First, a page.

Camera, Aerial, Hycon 73B, Lockheed U-2C

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Display Status:

This object is not on display at the National Air and Space Museum. It is either on loan or in storage.

Collection Item Summary:

During the Cold War, this Hycon Model B panoramic camera was installed in the Lockheed U-2 reconnaissance aircraft displayed directly above it in the Looking At Earth gallery as an essential intelligence-gathering tool of the United States. In 1956, the Museum's U-2C (then a U-2A) equipped with this Model B camera made the first overflight of the Soviet Union. In 1962, another Model B camera in the collection provided positive proof of the existence of Soviet missiles in Cuba, precipitating a crisis that led the world to the brink of nuclear war.

As the world's premier high-resolution, high-altitude camera, the Hycon B camera (officially the 73B camera) enabled the United States to conduct routine reconnaissance in relative safety and to observe global hot spots in astonishing detail.The B camera had a 36-inch focal length and resolved features as small as .75 meters (2.5 feet) from an altitude of 19.3 kilometers (65,000 feet). Designed by Dr. James Baker, the panoramic B camera had revolutionary image-movement compensation that allowed for the motion of the aircraft and the vibration of the engine, as well as the movement of the highly sensitive, fast, and ultra thin Kodak film also especially designed for the project. Shooting through seven glass encased windows in the belly of the U-2, the B camera recorded everything along a 3,500 km (2,700 mile) course, up to 200 km (125 miles) wide, and it could provide up to 4000 pairs of stereoscopic photographs.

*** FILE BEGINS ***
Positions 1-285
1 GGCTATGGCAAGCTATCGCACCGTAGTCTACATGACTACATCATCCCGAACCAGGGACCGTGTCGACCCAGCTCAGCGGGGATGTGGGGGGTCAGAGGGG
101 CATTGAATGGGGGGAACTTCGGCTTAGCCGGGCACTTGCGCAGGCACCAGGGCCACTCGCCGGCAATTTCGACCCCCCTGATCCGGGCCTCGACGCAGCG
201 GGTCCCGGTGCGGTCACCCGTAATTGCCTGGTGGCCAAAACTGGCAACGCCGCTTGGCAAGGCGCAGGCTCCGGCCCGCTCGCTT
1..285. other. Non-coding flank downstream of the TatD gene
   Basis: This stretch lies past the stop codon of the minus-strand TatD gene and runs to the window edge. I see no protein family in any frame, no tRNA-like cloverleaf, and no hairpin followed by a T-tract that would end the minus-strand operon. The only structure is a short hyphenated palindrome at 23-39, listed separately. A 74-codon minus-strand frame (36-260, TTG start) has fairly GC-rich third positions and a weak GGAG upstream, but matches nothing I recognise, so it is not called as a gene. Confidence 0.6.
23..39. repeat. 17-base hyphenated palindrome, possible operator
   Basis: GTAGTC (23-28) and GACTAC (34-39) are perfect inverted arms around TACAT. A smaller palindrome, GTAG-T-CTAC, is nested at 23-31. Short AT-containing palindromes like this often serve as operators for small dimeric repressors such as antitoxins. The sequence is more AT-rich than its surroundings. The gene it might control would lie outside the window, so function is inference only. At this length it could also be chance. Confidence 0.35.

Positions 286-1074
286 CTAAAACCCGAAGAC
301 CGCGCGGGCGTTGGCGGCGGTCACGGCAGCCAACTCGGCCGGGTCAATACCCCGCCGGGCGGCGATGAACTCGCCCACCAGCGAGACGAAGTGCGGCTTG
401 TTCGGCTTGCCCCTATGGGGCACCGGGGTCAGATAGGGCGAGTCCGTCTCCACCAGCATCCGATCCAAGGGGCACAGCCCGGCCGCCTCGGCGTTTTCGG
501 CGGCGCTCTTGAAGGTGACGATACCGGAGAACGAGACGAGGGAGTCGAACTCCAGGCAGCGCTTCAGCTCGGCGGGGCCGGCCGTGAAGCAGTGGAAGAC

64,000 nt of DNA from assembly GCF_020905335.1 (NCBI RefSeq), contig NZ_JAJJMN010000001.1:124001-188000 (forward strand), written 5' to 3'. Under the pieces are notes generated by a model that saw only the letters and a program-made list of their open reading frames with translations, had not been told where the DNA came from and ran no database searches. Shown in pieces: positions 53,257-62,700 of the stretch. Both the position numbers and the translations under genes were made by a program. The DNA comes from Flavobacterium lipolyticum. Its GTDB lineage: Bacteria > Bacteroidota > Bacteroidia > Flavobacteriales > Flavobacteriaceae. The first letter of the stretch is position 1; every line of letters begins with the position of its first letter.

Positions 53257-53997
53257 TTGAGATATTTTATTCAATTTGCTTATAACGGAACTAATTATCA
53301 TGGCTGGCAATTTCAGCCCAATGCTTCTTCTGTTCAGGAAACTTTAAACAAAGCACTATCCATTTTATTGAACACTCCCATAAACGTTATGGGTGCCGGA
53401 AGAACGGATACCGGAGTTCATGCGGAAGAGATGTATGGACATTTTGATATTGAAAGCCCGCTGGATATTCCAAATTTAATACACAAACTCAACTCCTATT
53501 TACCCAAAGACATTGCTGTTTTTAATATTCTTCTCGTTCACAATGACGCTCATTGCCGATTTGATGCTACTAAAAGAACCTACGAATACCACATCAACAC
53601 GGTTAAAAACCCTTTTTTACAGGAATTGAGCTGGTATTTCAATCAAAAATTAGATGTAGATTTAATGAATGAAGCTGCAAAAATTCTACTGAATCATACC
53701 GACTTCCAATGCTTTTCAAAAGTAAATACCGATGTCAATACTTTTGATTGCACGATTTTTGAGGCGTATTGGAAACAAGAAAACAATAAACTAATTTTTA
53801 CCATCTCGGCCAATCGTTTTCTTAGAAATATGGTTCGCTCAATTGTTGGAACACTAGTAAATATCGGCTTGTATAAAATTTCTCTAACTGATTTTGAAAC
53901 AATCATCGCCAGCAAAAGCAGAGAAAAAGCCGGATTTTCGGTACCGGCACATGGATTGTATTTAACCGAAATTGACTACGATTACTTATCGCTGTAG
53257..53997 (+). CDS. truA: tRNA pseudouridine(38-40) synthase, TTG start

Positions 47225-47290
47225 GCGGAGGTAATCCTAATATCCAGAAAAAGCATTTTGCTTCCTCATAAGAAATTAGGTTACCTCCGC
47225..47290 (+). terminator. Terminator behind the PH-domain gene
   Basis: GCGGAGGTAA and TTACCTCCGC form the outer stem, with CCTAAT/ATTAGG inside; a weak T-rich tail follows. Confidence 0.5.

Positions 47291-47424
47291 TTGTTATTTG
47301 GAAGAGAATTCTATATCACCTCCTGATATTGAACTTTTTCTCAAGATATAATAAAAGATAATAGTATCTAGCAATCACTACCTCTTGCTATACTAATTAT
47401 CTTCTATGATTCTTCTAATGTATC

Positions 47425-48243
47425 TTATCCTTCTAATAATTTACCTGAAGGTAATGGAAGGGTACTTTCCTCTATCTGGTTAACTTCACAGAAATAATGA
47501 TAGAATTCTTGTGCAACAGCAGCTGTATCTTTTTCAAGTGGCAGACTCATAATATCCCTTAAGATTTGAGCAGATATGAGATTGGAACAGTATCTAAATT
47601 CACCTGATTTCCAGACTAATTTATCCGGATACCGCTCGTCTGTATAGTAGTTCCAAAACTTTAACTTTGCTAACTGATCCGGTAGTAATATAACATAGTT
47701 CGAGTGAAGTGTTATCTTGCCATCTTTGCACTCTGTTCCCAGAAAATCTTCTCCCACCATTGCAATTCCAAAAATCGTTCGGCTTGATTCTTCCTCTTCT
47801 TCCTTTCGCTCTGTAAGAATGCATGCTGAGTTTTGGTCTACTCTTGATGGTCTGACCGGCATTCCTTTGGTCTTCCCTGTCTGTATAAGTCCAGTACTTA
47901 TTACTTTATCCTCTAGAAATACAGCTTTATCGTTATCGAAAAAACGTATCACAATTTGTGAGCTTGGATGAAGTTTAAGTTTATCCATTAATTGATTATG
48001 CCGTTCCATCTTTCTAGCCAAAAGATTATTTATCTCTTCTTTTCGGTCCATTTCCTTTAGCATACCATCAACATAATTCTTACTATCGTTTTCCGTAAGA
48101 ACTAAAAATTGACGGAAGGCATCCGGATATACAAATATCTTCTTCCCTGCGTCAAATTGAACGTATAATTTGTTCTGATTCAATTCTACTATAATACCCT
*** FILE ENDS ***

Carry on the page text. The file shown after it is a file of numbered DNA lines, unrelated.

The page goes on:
Collection Item Long Description:

During the Cold War, this Hycon Model B panoramic camera, installed in the Lockheed U-2 reconnaissance aircraft displayed directly above it in the Looking at Earth gallery, was an essential intelligence-gathering tool of the United States. As the world's premier high-resolution, high-altitude camera, it enabled the United States to conduct routine reconnaissance in relative safety and to observe global hot spots in astonishing detail. In 1956, the Museum's Lockheed U-2C (then a U-2A)equipped with with this Model B camera made the first overflight of the Soviet Union. In 1962, another Model B camera also in the collection of the National Air and Space Museum (19771125000) provided positive proof of the existence of Soviet missiles in Cuba, precipitating a crisis that led the world to the brink of nuclear war.

Shortly after the end of World War II, Dr. Edwin Land, an eminent photographic scientist, initiated the development of a new automatic camera design with a lens barrel capable of rotating from side to side and filming from horizon to horizon. By 1953, prototype cameras were being tested for use in the new reconnaissance aircraft, the Lockheed U-2, under development by "Kelly" Johnson and his legendary "Skunk Works." The development and application of this new technology were under the auspices of the Central Intelligence Agency.